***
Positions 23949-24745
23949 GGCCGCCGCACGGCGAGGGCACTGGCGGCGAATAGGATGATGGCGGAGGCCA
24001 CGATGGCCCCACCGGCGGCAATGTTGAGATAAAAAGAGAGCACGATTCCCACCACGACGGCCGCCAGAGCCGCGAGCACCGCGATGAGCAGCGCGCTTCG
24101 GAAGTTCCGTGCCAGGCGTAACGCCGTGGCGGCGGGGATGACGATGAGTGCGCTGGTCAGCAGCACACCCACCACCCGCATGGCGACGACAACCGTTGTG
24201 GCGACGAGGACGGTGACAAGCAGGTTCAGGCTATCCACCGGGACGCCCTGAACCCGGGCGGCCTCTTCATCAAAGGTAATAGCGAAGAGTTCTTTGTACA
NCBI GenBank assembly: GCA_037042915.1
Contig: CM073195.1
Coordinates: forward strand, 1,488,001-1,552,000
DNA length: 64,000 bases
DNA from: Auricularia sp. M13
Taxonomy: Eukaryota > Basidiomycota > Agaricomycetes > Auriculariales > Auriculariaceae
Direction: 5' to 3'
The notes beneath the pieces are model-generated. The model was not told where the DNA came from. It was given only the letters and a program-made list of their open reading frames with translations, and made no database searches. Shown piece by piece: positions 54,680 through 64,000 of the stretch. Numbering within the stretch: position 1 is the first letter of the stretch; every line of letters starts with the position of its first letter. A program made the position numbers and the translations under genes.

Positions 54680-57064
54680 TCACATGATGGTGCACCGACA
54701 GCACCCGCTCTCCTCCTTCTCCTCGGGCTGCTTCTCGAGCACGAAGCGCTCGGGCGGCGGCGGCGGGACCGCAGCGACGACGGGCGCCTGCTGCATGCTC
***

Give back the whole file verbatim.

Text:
Positions 23949-24745
23949 GGCCGCCGCACGGCGAGGGCACTGGCGGCGAATAGGATGATGGCGGAGGCCA
24001 CGATGGCCCCACCGGCGGCAATGTTGAGATAAAAAGAGAGCACGATTCCCACCACGACGGCCGCCAGAGCCGCGAGCACCGCGATGAGCAGCGCGCTTCG
24101 GAAGTTCCGTGCCAGGCGTAACGCCGTGGCGGCGGGGATGACGATGAGTGCGCTGGTCAGCAGCACACCCACCACCCGCATGGCGACGACAACCGTTGTG
24201 GCGACGAGGACGGTGACAAGCAGGTTCAGGCTATCCACCGGGACGCCCTGAACCCGGGCGGCCTCTTCATCAAAGGTAATAGCGAAGAGTTCTTTGTACA
NCBI GenBank assembly: GCA_037042915.1
Contig: CM073195.1
Coordinates: forward strand, 1,488,001-1,552,000
DNA length: 64,000 bases
DNA from: Auricularia sp. M13
Taxonomy: Eukaryota > Basidiomycota > Agaricomycetes > Auriculariales > Auriculariaceae
Direction: 5' to 3'
The notes beneath the pieces are model-generated. The model was not told where the DNA came from. It was given only the letters and a program-made list of their open reading frames with translations, and made no database searches. Shown piece by piece: positions 54,680 through 64,000 of the stretch. Numbering within the stretch: position 1 is the first letter of the stretch; every line of letters starts with the position of its first letter. A program made the position numbers and the translations under genes.

Positions 54680-57064
54680 TCACATGATGGTGCACCGACA
54701 GCACCCGCTCTCCTCCTTCTCCTCGGGCTGCTTCTCGAGCACGAAGCGCTCGGGCGGCGGCGGCGGGACCGCAGCGACGACGGGCGCCTGCTGCATGCTC